Welcome to POLICYQUEST ℠
a Simplis® Life Technology
POLICYQUEST ℠ is a free service. Its goal is to offer unbiased guidance to help you determine the type of life insurance that will deliver the protection and outcome you desire. Through POLICYQUEST ℠, you can now find the best policy to deliver the best consumer experience for your situation.
How it Works
Answer all of the true/false and multiple-choice questions as accurately as possible. Based on your answers, Simplis® Life’s POLICYQUEST ℠ will determine which type of life insurance plan is best for you.
Types of Life Insurance
A term is a pre-determined period of time. The death benefit for a term life policy is conditioned upon timely premium payments prior to the insured’s death. Term life is the least expensive form of life insurance to the budget. Most term life policies provide a temporary guaranteed level premium payment during the initial term, typically between 10 and 30 years after the policy is issued. After the initial term, the premium payment increases aggressively each year based upon the insured’s current age and unknown health status.
Term life is not designed to provide a death benefit; it is designed to provide peace of mind over a specified period of time. If a term life policy is in-force when the insured dies, the death benefit will be paid out to the beneficiaries. Nevertheless, term life is designed and priced around the assumption that the insured will outlive the policy, or the policy will lapse in some other way.
Whole Life is guaranteed to remain in-force over the entire lifetime of the insured, thus the name “Whole Life”. This policy type provides a guaranteed level premium and a guaranteed death benefit throughout the insured’s entire life. Whole Life provides the strongest guarantees to consumers. It is also the most expensive to the budget.
Whole life is designed and priced around the assumption that the death benefit will be paid. Over time, whole life builds a guaranteed cash-value which outperforms a savings account or certificate of deposit (Bank CD). The cash-value grows on a lifetime guaranteed schedule. If a premium payment is missed, the cash-value will be accessed to cover the cost of insurance so the policy will not lapse. Some whole life policies pay dividends to the policy owner.
Guaranteed Universal Life
Guaranteed universal life provides a conditional death benefit guarantee and a conditional level-premium payment guarantee. Both the death benefit guarantee and the level premium payment guarantee are conditioned upon timely premium payments.
Technically, guaranteed universal life is a cash-value policy, but it develops very little cash-value over time. This policy design helps to control premium cost, but it does not provide an effective financial safety net if premium payments are late or missed. Guaranteed universal life is particularly vulnerable during the policy’s later years.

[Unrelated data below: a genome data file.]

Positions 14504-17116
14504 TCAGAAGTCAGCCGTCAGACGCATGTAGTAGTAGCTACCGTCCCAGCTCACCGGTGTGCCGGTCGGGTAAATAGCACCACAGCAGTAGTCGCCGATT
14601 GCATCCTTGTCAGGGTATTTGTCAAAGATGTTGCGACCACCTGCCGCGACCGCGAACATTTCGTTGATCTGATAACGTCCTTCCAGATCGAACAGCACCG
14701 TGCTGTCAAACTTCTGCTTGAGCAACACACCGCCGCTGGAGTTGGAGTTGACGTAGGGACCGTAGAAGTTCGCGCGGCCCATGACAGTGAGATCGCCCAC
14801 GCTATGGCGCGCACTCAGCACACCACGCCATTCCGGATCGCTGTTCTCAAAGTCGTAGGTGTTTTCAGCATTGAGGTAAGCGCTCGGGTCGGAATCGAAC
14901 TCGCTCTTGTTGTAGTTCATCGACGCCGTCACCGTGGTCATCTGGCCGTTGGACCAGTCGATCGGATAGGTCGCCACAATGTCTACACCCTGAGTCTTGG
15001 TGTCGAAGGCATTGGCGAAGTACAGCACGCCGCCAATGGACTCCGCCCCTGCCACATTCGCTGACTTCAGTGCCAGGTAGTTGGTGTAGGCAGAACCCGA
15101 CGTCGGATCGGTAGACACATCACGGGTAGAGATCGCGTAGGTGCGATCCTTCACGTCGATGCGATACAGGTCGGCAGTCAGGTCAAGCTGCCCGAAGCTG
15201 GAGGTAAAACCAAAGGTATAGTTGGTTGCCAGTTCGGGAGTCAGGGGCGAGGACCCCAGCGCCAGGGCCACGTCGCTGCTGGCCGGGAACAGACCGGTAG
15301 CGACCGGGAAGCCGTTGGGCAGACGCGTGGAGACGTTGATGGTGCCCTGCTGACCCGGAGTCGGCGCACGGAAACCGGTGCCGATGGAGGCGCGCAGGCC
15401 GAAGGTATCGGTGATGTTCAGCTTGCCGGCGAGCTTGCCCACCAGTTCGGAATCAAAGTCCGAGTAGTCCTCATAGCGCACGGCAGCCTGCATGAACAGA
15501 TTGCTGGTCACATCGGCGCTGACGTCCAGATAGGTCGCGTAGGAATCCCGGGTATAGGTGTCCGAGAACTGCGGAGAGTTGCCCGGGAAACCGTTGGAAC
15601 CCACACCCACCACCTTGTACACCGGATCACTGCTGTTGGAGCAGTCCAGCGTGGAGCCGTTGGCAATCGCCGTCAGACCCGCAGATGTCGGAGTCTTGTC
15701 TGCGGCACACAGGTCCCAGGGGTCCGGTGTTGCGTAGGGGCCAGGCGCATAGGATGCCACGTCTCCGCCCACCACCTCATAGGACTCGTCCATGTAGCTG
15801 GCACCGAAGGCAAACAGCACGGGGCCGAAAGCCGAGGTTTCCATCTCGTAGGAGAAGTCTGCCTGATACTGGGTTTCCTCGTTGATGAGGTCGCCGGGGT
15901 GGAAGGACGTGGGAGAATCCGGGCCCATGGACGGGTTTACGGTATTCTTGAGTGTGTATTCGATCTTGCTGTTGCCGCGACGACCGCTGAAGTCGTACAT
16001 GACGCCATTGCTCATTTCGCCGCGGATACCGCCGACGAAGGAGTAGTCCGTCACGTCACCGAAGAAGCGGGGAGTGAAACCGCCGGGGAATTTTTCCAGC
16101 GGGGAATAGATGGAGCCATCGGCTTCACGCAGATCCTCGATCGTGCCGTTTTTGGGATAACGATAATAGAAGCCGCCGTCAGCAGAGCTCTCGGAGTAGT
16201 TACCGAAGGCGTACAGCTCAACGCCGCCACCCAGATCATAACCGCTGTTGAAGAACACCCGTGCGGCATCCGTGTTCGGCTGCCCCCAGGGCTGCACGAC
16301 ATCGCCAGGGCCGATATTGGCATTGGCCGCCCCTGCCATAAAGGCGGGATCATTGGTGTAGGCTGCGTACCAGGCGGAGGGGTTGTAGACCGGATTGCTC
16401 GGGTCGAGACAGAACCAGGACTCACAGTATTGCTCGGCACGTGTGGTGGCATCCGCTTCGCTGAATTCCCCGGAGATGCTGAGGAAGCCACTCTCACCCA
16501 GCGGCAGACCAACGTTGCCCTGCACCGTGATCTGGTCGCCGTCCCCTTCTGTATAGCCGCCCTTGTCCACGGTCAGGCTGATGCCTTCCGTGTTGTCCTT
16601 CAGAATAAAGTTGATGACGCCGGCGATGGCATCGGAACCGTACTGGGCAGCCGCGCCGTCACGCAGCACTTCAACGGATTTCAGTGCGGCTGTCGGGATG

The premium for guaranteed universal life will be more than term life, but less than whole life. It will provide a guaranteed death benefit for lifelong protection but at a more affordable price point. However, it is not very forgiving if premium payments are late or go unpaid.
Non-Guaranteed Universal Life
The non-guaranteed universal life design offers flexibility in both premium payments and death benefit. Premium payment flexibility means the policy owner may pay more or less premium than the amount initially agreed upon to issue the policy. Death benefit flexibility means the policy owner may reduce the death benefit in the future – subject to policy limits.
Non-guaranteed universal life might provide lifelong protection, but lifelong protection is not guaranteed. The premium payment required to support the death benefit might remain level over a lifetime, but a level premium payment is not guaranteed. Due to the flexible nature of the design, life insurance companies can neither guarantee the death benefit nor can they guarantee a level premium payment over an entire lifetime.
There are three general types of non-guaranteed universal life:
All non-guaranteed universal life policies accumulate a cash-value. The cash-value of a non-guaranteed universal life policy is vulnerable to certain risks. The cash-value can increase or decrease over time based upon the performance of the underlying investment strategy associated with the policy, minus the cost of insurance charged to the policy.
If a premium payment is missed, the cash-value will be accessed to cover the cost of insurance so the policy will not lapse. However, with non-guaranteed universal life policies, even if every premium is paid on time — and in the amount initially agreed upon to issue the policy — under certain conditions, the policy may still lapse.